The US Environmental Protection Agency (EPA) will award a $70,000 Small Business Innovation Research (SBIR) contract to Integrated Genomics Inc. to develop a method to produce butanol from biomass (cellulosic butanol rather than cellulosic ethanol) that is economically competitive with the chemical synthesis of butanol from petroleum.
In 2004, EPA had awarded another contract to The Consortium for Plant Biotechnology Research (CPBR) at Ohio State University to develop a process for butanol from biomass. That project runs through September 2007.
The CPBR project is exploring a two-step fermentation process for production of butanol. In the first step, a butyric acid bacterium (Clostridium tyrobutyricum) coverts glucose and xylose to butyric acid, which is then converted to butanol by Clostridium acetobutylicum in a separate bioreactor.
Separating acidogenesis and solventogenesis in two sequential bioreactors, according to the CPBR team, allows better control of the metabolic pathway and direct more carbon source to butanol instead of other byproducts (acetone, ethanol, acetate, and butyrate) commonly found in the acetone-butanol-ethanol (ABE) fermentation, thus increasing butanol yield and productivity.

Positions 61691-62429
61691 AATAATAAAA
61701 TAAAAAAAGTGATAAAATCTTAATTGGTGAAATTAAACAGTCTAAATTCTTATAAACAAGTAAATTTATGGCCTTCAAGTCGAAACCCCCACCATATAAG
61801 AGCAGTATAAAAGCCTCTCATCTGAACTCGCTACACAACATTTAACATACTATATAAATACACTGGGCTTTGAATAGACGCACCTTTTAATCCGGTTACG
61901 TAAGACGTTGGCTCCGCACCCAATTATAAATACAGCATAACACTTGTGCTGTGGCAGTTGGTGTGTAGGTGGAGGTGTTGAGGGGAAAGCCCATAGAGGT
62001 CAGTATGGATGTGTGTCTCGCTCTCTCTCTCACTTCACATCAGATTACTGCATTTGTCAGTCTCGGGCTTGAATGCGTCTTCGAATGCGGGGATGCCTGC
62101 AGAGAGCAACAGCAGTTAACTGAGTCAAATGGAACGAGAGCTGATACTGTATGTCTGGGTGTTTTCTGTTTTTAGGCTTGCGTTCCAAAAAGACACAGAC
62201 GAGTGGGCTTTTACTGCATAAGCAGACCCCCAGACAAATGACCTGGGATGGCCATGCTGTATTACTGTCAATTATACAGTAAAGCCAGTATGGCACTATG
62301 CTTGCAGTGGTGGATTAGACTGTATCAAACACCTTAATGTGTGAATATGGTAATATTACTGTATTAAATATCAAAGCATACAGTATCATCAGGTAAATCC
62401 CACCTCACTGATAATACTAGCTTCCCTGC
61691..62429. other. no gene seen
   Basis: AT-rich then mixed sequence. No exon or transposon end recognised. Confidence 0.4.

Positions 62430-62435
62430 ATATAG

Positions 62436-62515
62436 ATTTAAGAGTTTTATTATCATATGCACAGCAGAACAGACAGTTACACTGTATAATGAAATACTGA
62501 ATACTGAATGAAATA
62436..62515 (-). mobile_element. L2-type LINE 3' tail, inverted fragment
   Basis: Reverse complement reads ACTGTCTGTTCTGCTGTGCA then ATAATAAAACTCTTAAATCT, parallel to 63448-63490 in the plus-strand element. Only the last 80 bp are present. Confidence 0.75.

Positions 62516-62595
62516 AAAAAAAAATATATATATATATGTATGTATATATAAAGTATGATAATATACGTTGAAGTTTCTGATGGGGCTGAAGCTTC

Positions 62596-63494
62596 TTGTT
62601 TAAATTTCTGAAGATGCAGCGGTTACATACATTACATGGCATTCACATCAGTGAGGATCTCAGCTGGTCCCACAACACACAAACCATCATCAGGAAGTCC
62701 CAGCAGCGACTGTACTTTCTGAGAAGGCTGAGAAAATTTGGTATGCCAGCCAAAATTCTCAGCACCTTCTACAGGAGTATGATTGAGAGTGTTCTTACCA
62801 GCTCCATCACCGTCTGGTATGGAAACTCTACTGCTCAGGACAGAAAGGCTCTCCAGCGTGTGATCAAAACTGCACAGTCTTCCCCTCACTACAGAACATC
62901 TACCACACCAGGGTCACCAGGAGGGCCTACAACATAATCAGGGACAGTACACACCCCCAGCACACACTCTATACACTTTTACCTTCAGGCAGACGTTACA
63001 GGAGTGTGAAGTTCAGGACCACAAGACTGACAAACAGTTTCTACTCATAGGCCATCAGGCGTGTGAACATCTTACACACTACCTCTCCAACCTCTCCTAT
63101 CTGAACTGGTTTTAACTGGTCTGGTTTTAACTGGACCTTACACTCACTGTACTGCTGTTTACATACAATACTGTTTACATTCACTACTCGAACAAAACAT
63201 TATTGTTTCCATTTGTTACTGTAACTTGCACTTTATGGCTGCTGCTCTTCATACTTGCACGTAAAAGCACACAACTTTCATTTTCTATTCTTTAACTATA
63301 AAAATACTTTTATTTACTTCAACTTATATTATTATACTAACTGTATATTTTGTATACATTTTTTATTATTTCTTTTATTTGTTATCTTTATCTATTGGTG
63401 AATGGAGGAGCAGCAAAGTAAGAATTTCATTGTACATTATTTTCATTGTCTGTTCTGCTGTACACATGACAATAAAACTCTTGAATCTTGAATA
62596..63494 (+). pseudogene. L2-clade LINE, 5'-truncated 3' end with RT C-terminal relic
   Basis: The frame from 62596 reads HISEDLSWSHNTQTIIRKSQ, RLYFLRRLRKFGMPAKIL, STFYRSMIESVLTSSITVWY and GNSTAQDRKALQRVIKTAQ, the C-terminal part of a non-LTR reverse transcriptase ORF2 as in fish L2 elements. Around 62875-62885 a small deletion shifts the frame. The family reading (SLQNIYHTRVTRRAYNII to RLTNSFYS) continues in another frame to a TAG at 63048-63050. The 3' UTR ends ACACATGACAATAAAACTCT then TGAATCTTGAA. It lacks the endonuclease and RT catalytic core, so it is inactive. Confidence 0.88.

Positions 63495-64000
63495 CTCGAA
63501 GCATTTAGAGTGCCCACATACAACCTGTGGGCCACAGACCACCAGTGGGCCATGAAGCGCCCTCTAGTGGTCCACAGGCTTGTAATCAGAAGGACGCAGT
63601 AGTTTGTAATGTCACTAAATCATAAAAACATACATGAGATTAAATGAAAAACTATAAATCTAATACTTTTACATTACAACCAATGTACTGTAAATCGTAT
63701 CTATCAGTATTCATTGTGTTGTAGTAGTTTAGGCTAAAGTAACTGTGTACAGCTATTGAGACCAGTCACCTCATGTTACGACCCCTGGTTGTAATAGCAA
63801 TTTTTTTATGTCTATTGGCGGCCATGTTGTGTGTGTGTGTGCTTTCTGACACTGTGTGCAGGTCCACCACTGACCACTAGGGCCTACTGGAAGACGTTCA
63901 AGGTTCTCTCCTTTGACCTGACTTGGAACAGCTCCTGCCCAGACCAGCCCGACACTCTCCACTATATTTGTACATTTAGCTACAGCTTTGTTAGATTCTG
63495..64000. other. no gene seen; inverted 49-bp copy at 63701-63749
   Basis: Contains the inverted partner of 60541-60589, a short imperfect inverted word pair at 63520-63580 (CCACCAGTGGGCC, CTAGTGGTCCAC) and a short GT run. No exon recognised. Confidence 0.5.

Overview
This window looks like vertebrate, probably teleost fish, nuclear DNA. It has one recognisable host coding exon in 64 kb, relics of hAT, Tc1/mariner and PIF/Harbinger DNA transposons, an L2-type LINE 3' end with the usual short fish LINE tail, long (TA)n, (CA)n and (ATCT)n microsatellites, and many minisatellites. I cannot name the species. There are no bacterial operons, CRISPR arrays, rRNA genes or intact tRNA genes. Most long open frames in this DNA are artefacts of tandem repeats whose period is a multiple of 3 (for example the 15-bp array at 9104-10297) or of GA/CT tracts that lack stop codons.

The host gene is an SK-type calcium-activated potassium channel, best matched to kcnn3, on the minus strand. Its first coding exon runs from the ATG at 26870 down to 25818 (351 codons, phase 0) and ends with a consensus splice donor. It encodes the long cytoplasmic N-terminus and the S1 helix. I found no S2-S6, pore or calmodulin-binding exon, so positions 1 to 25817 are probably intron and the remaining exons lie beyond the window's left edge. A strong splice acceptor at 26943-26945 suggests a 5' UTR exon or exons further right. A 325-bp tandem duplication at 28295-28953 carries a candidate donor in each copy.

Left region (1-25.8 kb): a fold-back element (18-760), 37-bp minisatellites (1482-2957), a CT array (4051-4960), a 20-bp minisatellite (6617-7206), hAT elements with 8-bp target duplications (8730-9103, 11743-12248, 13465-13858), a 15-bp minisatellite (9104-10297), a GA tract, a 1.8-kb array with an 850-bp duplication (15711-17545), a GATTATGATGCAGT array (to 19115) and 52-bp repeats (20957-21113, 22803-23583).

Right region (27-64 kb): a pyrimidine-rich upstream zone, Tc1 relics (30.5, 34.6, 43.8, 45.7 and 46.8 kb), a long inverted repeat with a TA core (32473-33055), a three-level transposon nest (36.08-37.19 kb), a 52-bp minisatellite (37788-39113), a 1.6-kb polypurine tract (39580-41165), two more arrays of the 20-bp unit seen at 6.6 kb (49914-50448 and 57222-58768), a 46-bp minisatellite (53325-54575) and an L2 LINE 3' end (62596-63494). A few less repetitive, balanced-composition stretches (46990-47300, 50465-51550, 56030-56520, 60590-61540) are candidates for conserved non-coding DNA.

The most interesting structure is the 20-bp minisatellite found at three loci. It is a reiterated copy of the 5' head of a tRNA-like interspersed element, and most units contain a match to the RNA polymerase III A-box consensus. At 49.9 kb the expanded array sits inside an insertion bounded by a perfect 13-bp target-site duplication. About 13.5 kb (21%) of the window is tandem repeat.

Also, a novel immobilized fibrous bed bioreactor (FBB) is being used for the fermentation to adapt cells to tolerate high butanol concentration.
Integrated Genomics provides a full range of products and services to support research in microbial genomics, biochemistry and gene expression. These products and services are based on ERGO, its bioinformatics suite for microbial genomics.
In August, Integrated Genomics and Mascoma Corporation entered into a contract to analyze the genome of a microbe important to breaking down cellulosic biomass for conversion into ethanol. (Earlier post.)